A Young Teacher from NEU's College of Sciences Published a Study as the First Author in Science Advances
Recently, Li Junxu, a young teacher from the Physics Department, College of Sciences, NEU, made a significant breakthrough in the calculation of perturbation theory based on quantum devices. The related work was published in Science Advances. Science Advances, a leading open-source journal of the American Association for the Advancement of Science (AAAS), is an open, comprehensive scientific journal covering all academic fields.Highly recognized both at home and abroad, it is the top journal in Region 1 of the Chinese Academy of Sciences. Its latest impact factor of the current real-time IF-2022-2023 is 14.98. The first author of this study is Li Junxu, a young teacher from the Physics Department, College of Sciences, NEU, and the corresponding author is Professor Sabre Kais from Purdue University. NEU is a cooperative participant.
Perturbation theory is one of the most commonly used and important methods for solving eigenstates and energy levels in quantum mechanics. In recent years, the development of quantum computing is in full swing, while so far there are few attempts of using quantum computers to calculate perturbation theory. Young teacher Li Junxu from the Physics Department of the College of Sciences of NEU, collaborating with Professor Sabre Kais from Purdue University and Ms. Barbara Jones from IBM, has designed a quantum algorithm which can perform perturbation-related calculations on a quantum computer. Based on the eigenenergy and eigenstate of the given perturbed state, this quantum algorithm can be used to calculate the first-order eigenstate correction and the first-and second-order eigenenergy correction in the perturbed case. The time complexity of this quantum algorithm is lower than that of the classical perturbation theory in the calculation of the second-order energy correction of complex systems. The algorithm was then applied to the extended Hubbard model for numerical simulation based on qiskit, and real-machine tests on an IBM's 27-qubit quantum computer were conducted to verify the feasibility of the algorithm.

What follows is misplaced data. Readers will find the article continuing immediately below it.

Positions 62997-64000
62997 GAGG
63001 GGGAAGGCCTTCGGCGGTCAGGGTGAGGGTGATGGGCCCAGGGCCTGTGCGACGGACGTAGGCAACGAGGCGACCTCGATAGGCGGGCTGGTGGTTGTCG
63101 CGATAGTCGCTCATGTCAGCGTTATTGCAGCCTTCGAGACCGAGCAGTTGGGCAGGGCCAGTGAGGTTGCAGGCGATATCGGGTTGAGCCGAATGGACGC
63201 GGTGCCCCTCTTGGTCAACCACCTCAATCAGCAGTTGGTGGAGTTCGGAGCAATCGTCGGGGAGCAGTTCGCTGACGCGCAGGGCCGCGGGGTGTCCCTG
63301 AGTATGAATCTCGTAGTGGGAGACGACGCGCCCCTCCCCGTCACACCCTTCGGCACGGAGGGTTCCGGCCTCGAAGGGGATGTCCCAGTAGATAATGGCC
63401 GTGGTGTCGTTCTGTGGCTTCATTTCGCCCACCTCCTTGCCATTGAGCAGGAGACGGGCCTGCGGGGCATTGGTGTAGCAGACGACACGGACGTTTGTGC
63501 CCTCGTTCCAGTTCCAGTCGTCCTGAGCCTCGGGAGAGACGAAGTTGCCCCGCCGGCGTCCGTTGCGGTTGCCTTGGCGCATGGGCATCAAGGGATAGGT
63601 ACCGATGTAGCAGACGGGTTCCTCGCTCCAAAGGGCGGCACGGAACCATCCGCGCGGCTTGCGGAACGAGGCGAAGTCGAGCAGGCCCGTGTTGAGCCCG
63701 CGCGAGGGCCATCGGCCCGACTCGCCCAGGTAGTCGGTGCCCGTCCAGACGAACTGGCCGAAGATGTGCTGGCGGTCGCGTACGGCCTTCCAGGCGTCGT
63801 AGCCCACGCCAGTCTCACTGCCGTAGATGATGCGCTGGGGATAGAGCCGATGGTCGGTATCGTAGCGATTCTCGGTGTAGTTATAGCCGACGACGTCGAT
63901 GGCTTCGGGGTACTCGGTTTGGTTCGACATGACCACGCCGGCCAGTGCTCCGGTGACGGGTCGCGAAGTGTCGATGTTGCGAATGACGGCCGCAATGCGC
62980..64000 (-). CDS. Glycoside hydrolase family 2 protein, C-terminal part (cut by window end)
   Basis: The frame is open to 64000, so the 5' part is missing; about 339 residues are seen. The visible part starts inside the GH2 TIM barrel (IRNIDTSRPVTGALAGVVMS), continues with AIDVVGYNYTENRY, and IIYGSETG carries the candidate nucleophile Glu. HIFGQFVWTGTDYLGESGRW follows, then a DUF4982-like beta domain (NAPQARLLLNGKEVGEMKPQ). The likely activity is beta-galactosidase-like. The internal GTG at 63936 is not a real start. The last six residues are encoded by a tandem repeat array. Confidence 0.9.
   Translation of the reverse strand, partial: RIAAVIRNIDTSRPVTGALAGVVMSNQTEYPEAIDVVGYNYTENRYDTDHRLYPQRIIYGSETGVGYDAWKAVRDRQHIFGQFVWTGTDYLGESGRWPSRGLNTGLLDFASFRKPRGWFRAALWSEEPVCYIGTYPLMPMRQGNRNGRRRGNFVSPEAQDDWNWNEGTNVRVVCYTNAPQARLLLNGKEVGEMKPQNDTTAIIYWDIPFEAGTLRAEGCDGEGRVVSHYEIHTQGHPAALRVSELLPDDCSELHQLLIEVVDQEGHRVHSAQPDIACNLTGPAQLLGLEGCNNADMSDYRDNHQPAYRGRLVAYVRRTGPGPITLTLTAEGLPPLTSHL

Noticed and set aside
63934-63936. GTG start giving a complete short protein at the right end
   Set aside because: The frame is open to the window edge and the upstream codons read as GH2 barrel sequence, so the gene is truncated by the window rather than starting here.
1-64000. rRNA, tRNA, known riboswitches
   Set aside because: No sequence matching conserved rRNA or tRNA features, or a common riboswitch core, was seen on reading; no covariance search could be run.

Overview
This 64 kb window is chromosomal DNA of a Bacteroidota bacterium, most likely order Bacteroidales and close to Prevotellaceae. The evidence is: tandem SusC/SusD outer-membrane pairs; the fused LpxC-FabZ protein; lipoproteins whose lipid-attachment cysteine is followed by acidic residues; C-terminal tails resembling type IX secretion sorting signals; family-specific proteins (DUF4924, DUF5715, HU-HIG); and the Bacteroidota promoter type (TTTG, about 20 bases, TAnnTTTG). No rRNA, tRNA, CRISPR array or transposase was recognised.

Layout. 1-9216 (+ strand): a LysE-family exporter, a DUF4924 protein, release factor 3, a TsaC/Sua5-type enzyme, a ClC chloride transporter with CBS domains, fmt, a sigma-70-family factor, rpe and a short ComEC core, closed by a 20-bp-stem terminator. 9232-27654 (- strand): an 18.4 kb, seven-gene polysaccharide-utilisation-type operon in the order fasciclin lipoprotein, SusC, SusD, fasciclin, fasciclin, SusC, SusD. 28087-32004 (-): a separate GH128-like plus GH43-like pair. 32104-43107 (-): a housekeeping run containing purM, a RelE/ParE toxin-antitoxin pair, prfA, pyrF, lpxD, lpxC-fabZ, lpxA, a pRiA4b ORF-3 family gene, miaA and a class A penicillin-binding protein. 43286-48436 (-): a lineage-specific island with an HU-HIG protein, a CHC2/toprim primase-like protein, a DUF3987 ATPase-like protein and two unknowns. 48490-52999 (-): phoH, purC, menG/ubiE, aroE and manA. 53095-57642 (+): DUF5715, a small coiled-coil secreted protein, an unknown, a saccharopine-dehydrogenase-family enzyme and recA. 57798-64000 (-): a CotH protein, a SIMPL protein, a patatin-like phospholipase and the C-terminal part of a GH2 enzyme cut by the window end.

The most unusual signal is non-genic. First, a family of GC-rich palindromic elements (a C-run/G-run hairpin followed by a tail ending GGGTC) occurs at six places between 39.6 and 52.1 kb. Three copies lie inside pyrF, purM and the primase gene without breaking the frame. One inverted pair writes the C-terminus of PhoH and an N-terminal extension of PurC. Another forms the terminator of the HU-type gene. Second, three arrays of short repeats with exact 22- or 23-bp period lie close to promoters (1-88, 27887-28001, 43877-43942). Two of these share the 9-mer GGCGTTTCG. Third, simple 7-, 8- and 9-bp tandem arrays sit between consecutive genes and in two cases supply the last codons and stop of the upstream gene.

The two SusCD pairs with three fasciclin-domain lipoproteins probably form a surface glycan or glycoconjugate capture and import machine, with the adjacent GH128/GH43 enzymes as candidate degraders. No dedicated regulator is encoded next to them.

The calculation of eigenstates and eigenenergies has been a hot and difficult point in quantum computing in recent years. This study proposes a quantum algorithm based on perturbation theory. Numerical simulation and real-machine tests have further demonstrated the feasibility of this method. It provides a new idea for the design of quantum algorithm.
Paper link: https://www.science.org/doi/10.1126/sciadv.adg4576
Part of quantum circuit design and real-machine test data